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Autism and Asperger’s

Twelve-year-old Joshua Littman, who has Asperger’s (a form of autism), interviews his mother Sarah.

Watch first, then read what I have to say below.

My son is autistic, and his older sister has Asperger’s. I’m fairly certain my oldest daughter has Asperger’s, too. Autism and Asperger’s are a fact of life around my house. I have noticed that because of my experiences with my children, I am a much better teacher to my students with Asperger’s.

When Joshua expresses here his concern that people like his sister Amy better, I love his mother’s answer. She does not sugar-coat it. She’s honest, but she explains why people have the reaction that they do to Joshua. That heartrending question of whether he was the son that his mother expected, whether he met her expectations, is something that I have thought about a lot over the last year or so.

With my son, I live in the moment, and I don’t think a lot about his future. I don’t think about whether he will have a wife, children, a career. In fact, I don’t think about these things with my daughters, either. I think about where they are now and where they have been. I can’t explain why because normally I think ahead a lot. I imagine future trips to places I want to go. I think about things I want to teach and how I will teach them. I worry over retirement, which is some time away for me. But the point is that I think about my future all the time.

I cannot honestly say that I expected to have children on the autism-spectrum. I had no reason to suspect that I would. But in many ways, just like Joshua has with Sarah, they have exceeded my expectations. I could not imagine them other than how they are, and I’m so proud of who they are and how far they have come. I love them as they are, and I wouldn’t want them to be different. It isn’t that it’s easy. In fact, parenting my children is pretty hard sometimes.

But I got to see my son, who didn’t talk until he was four, teach himself to read and write, and eventually learn to talk. He tells knock-knock jokes. He tells complete strangers “hi.” Sure, he gets in their personal space and misreads their social cues when he does it. He’s a funny, sweet little person, though.

My middle daughter has an advanced vocabulary and a gift for art. My oldest is an extremely accomplished artist and writer.

They are all eccentric, quirky people, and they make me laugh. Life can be hard for them because of their social problems. They can be blunt to the point of hurting your feelings.

If there is one thing I could wish for them, when I do think about their futures, it’s that they will have teachers and friends that understand and accept them. They have so much to give, and I think their teachers and friends can learn from them in the ways that I have.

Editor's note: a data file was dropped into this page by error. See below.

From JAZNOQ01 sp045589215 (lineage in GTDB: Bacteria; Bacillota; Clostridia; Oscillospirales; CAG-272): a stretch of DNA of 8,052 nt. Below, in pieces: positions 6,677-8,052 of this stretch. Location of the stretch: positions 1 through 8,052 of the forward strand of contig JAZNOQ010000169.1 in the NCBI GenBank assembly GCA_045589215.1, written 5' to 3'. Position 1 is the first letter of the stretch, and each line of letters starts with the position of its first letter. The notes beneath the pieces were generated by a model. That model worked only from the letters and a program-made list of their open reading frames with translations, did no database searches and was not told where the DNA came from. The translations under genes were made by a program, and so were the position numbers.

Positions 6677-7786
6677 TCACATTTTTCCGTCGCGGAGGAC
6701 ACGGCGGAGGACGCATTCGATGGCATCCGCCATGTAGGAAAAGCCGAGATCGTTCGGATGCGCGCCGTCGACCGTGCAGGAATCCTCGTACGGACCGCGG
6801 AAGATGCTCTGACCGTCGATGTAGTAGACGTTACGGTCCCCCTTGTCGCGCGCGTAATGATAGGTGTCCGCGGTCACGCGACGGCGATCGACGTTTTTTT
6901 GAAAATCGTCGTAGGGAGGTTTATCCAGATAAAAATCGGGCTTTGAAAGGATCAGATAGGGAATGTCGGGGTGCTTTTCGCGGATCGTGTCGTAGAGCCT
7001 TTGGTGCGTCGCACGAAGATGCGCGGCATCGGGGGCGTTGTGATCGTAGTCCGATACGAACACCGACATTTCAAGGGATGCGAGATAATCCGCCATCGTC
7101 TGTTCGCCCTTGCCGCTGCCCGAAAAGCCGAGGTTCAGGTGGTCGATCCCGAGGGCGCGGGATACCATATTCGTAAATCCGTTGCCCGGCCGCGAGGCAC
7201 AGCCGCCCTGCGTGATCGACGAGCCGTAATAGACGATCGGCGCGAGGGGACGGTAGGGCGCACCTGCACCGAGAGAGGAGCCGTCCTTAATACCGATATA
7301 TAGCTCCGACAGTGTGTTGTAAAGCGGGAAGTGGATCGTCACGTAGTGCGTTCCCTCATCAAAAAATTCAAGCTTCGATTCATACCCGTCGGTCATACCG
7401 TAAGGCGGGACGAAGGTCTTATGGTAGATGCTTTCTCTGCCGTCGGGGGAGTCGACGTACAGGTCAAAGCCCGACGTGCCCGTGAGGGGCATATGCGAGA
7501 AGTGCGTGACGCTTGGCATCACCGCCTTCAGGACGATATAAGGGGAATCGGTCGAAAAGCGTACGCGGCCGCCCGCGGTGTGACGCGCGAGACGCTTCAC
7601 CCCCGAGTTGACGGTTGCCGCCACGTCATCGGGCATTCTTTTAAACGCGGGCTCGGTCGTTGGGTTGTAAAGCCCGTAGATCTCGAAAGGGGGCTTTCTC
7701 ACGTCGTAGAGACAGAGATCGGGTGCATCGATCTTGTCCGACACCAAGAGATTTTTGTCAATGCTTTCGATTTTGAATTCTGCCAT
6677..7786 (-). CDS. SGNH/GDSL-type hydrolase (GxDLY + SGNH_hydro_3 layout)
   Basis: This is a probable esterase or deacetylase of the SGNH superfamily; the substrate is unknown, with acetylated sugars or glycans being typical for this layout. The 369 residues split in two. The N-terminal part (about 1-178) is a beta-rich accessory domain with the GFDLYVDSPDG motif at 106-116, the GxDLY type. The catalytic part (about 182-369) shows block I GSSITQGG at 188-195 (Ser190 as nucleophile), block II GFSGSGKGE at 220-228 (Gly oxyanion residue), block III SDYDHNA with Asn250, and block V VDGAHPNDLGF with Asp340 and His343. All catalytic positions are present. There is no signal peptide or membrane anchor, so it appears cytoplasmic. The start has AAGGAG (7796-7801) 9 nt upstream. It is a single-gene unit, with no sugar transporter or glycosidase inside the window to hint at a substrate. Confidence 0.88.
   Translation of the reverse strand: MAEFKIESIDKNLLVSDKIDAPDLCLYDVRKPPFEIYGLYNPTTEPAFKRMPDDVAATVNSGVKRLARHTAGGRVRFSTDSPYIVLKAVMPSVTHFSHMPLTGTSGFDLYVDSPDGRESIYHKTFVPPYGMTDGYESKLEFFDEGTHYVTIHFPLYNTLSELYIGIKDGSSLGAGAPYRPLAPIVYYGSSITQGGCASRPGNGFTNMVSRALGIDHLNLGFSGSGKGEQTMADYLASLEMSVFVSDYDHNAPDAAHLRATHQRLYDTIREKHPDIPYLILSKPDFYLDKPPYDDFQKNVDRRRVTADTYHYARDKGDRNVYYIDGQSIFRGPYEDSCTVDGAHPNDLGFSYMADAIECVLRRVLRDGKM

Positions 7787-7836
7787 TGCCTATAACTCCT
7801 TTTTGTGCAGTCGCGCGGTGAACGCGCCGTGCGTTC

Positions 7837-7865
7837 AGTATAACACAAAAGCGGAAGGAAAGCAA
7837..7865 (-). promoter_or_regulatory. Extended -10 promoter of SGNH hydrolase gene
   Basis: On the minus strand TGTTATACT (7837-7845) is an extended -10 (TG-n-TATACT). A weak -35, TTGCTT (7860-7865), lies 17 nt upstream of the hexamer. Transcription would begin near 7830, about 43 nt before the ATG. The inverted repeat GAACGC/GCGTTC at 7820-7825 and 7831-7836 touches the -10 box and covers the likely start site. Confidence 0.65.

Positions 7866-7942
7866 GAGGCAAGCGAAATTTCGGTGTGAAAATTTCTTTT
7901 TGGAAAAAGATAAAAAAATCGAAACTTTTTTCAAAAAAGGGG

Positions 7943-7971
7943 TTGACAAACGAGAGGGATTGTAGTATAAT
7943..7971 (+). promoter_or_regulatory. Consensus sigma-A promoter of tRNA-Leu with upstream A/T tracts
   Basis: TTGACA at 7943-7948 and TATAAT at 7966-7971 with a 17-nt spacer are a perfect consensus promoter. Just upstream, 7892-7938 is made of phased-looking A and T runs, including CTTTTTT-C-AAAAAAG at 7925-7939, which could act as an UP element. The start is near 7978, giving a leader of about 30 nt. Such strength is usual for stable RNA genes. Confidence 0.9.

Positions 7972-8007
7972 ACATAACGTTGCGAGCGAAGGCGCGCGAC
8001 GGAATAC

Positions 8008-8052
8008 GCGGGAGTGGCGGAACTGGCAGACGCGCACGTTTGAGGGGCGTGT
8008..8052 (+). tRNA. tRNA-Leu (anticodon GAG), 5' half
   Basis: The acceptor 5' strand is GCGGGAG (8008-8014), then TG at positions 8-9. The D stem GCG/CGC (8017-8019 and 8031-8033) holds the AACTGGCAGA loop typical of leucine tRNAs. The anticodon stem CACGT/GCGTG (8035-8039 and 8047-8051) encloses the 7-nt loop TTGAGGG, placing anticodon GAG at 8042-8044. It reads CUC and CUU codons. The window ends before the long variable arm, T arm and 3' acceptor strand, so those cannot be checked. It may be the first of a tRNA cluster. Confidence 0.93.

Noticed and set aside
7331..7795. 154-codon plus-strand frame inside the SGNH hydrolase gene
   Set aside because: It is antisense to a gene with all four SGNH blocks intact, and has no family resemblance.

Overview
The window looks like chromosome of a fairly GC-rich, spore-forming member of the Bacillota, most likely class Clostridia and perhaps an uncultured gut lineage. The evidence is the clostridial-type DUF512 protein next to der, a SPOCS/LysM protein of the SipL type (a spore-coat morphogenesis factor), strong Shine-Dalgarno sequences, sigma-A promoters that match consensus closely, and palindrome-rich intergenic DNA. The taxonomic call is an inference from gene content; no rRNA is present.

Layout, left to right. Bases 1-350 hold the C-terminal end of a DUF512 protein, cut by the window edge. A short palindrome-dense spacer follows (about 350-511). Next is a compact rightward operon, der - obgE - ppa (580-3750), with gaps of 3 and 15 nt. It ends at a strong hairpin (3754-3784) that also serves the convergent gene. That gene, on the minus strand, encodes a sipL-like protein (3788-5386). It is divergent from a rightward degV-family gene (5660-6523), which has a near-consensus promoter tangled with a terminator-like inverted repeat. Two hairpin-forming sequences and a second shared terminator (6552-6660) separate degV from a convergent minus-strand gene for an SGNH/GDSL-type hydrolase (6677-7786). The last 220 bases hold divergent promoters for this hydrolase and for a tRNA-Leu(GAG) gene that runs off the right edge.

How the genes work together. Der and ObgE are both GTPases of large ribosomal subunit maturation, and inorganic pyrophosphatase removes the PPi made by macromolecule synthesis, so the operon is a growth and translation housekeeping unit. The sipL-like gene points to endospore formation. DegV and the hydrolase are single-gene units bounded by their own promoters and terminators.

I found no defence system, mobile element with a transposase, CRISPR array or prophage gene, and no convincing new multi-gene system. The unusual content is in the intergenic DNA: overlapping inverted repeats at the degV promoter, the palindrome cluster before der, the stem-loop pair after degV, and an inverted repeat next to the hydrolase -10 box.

Living with Autism

I don’t write about my children much here, and it is probable that most of my readers don’t know I have two children who have autism-spectrum disorders. Psychological testing done by Maggie’s school indicates she has Asperger’s Syndrome, which many people describe as a high-functioning form of autism. I don’t have any evidence to support this notion, but it is my belief that Asperger’s Syndrome is a little more difficult to spot that other autism-spectrum disorders because “Aspies,” as they are commonly called in the autism community by themselves and others, can often be quite bright. I think they often are labeled as ADHD or something else. Maggie appeared to develop quite normally, perhaps even precociously. She didn’t have problems until she started school, and those problems manifest themselves mainly socially — she is often in trouble in school, and sometimes, I feel so frustrated for her because I’m not sure how much of her behavior she can control. She has resource classes language arts and math. She receives occupational therapy and speech therapy (she still has a tendency to say things like “fird” instead of “third,” for example).

My son’s developmental delays are more noticeable. I can’t tell you exactly when we realized Dylan wasn’t developing at the expected rate. I attributed his slowness to talk to the fact that he is a boy — I had had two girls, and both talked when they were supposed to talk, but I had heard boys were a little slower. So, I didn’t worry. And then he was three, and I didn’t want to believe that anything could be wrong. I was in some denial for a while, and frankly, he probably could have received help a little earlier if I hadn’t been in denial. By the time he was three, as I said, we were concerned enough to seek help, but didn’t know how. I didn’t realize, for instance, that even though he was technically too young for pre-K, he might have been able to be placed in a special needs pre-K class because of his developmental delays. We didn’t consider autism a possibility at first because Dylan is a very affectionate child. He does not have a flat affect, and he isn’t fixated on only one kind of food — he eats pretty much whatever. One thing I have learned about autism, though, is that autism doesn’t look one way. If media coverage has done autistics and their families one disservice in particular, it is perpetuating a notion that autistics are all like Rainman — “idiot savants” who are otherwise intellectually disabled and can barely stand to be touched.

To be honest, Dylan has not been diagnosed in any official way. He qualifies for special education services through “pervasive developmental delay,” a conclusion reached after he was tested last summer. I do want to firm up the diagnosis, but all of Dylan’s teachers and doctors have said autism is the most likely diagnosis. Dylan just has not had the official testing done.